On 24th April 1597, the Council in the North asked Hull and York corporations to work together and take part ownership with Roger Ashe of a new ship being built at Grimsby. Both corporations objected, and the York Merchant Adventurers joined in, asking both sides to take over Ashe’s share in the ship, as he evidently wished to pull out of the project. How it was resolved the author does not know.
On 24th April 1642, King Charles I sent heralds with a message to Sir John Hotham, giving him a last chance to admit the King to the town. It was rejected.
On 24th April 1644, Parliamentary and Scottish troops took the town of Stamford Bridge from the Royalists.
On 24th April 1882, Hull Street Tramways Company broke a strike by drivers and conductors, by engaging staff to replace those on strike. The strike was for improved working conditions, and resulted in the formation of the Hull Tramway Men’s Union.
On 18th March 1293, the name ‘Kingston upon Hull’ was first used by a jury called to value land in order to improve roads in the town which King Edward I had just purchased.
On 18th March 1708, the Hull Mayor and Chief Magistrates received a letter from the Council in the North instructing them to get all ‘dangerous or disaffected persons’ to sign an oath of allegiance to Queen Anne and to swear that Charles (Bonnie Prince Charlie) had no claim to the throne.
On 18th March 1859, John Sanderson was recruited to ‘work the Force Pump when necessary for the water closets’ at the Ladies Hospital, College St, Sutton-on-Hull. It seems the elderly residents found the pump too difficult to operate.
On 18th March 1924, Sir James Reckitt died in Hull aged 90. A businessman, JP, politician and philanthropist, he joined his father’s business, and created Garden Village as a model village for the company’s workers. Amongst his charitable works were contributions to Hull Royal Infirmary, Newland Homes for Seamen’s Children, the building of the city’s first public library, donated to the city, and the donation of Withernsea Convalescent Home to the Infirmary. He established the Sir James Reckitt Charity. (b 15.11.1833)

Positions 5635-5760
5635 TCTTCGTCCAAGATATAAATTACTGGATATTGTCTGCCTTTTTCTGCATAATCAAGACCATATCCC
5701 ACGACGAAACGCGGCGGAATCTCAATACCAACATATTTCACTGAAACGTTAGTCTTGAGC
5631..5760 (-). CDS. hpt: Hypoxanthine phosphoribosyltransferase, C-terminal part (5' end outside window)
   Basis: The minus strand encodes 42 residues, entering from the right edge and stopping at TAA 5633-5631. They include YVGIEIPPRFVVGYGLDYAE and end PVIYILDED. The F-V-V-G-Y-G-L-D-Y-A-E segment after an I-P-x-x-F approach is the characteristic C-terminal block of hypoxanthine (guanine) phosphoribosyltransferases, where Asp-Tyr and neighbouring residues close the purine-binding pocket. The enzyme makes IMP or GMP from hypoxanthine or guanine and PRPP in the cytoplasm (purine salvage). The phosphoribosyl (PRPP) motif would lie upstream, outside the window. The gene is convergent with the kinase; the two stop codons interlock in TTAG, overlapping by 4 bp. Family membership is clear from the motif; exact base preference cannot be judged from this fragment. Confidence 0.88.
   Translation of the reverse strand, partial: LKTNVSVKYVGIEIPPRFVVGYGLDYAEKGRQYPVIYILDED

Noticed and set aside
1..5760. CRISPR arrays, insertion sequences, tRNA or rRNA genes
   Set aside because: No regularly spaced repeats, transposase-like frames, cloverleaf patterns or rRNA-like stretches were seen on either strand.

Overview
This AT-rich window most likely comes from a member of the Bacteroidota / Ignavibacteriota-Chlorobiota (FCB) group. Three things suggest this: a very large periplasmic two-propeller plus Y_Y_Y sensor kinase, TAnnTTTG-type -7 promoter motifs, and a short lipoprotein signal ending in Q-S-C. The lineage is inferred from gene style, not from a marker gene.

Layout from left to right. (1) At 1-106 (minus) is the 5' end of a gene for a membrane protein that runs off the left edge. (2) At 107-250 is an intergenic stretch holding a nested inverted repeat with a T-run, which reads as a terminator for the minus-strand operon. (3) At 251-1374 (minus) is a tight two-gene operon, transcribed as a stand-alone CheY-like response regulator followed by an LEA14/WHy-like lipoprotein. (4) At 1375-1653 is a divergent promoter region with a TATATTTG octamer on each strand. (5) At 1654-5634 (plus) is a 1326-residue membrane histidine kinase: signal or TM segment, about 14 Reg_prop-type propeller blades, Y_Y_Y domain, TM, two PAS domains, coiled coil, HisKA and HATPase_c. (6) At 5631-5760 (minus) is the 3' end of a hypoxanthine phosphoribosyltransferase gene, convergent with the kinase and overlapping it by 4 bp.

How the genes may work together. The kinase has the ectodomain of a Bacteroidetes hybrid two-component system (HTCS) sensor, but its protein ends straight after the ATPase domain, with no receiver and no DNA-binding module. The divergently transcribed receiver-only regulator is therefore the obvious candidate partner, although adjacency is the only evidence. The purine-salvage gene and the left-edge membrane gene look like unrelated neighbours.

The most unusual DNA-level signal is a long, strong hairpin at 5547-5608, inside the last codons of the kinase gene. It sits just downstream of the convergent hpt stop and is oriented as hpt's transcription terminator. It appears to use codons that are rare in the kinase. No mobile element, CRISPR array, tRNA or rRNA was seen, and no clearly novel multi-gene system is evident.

On 13th March 1640, on instructions from the Duke of Northumberland, Sir Edward Osborne, for the Council in the North, arranged for 2,000 horse and men to be quartered in and around Hull, together with arms for them.
On 13th March 1801, Hull Trinity House sent a further 6 North Sea Pilots to Yarmouth to support the naval attack on Copenhagen.
On 13th March 1827, Revd Richard Johnson died, aged about 71. Known as Australia’s First Preacher, he and his wife Mary joined the first Fleet, and he became chaplain to the prison colony of New South Wales in 1786. They created a school and both taught up to 200 children. He returned to Hull in 1800 and was curate to Rev Thomas Dykes at St John’s church for a time. (B Welton c1756) picture shows Australia’s first church, built by Richard Johnson in 1793
On 13th March 1942, Alexander Gallacher, 37, donkeyman, of Hull, died by enemy action, whilst a merchant seaman on board SS Destro, of Hull, off Tobruk.
On 31st Dec 1458, Robert Foster enrolled into post as Collector of Customs, joining existing staff Thomas Everyngham (Collector) and Thomas Maygne (Controller).
On 31st December 1501, William Croswet of Hull claimed sanctuary at the church of St John, Beverley, for debt.
On 31st December 1511, Audrey, or Etheldreda, spinster from Lincolnshire, claimed sanctuary at the church of St John, Beverley, for a felony; the register gives no detail of her offence.
On 31st December 1626, the Council of the North summoned a representative of the Hull Corporation to appear and explain Hull’s failure to provide ships ordered. (Under Charles I’s unpopular Ship Money tax, Hull was required to provide the cost of 3 ships in 1626, and appealed against the decision, saying it was too much).
On 31st December 2007, new research revealed that the Hell’s Gate, Hunsley archaeological dig site site was an Anglo-Saxon execution cemetery (mid 7thC to early 11thC). The heads would have been displayed on posts at the site between Welton and Cave. 12 male Anglo-Saxon skeletons, 10 of them headless, were found in a Bronze Age barrow in the 1960s, and known as the Walkington Wold burials.